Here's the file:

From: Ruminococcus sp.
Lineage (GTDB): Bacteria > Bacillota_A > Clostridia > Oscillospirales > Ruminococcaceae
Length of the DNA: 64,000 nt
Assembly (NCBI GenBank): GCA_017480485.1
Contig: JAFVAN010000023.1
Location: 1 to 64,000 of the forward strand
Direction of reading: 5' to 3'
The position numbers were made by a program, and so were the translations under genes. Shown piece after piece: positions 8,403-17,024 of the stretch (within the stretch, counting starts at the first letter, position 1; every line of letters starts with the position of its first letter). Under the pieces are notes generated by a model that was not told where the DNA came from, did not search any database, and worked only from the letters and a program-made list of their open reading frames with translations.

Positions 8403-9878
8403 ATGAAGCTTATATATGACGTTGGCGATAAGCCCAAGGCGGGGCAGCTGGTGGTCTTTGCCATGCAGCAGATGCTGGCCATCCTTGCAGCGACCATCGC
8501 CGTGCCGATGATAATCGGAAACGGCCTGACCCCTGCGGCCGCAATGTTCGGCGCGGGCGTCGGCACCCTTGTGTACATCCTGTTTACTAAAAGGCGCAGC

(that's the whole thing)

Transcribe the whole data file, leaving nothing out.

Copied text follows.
From: Ruminococcus sp.
Lineage (GTDB): Bacteria > Bacillota_A > Clostridia > Oscillospirales > Ruminococcaceae
Length of the DNA: 64,000 nt
Assembly (NCBI GenBank): GCA_017480485.1
Contig: JAFVAN010000023.1
Location: 1 to 64,000 of the forward strand
Direction of reading: 5' to 3'
The position numbers were made by a program, and so were the translations under genes. Shown piece after piece: positions 8,403-17,024 of the stretch (within the stretch, counting starts at the first letter, position 1; every line of letters starts with the position of its first letter). Under the pieces are notes generated by a model that was not told where the DNA came from, did not search any database, and worked only from the letters and a program-made list of their open reading frames with translations.

Positions 8403-9878
8403 ATGAAGCTTATATATGACGTTGGCGATAAGCCCAAGGCGGGGCAGCTGGTGGTCTTTGCCATGCAGCAGATGCTGGCCATCCTTGCAGCGACCATCGC
8501 CGTGCCGATGATAATCGGAAACGGCCTGACCCCTGCGGCCGCAATGTTCGGCGCGGGCGTCGGCACCCTTGTGTACATCCTGTTTACTAAAAGGCGCAGC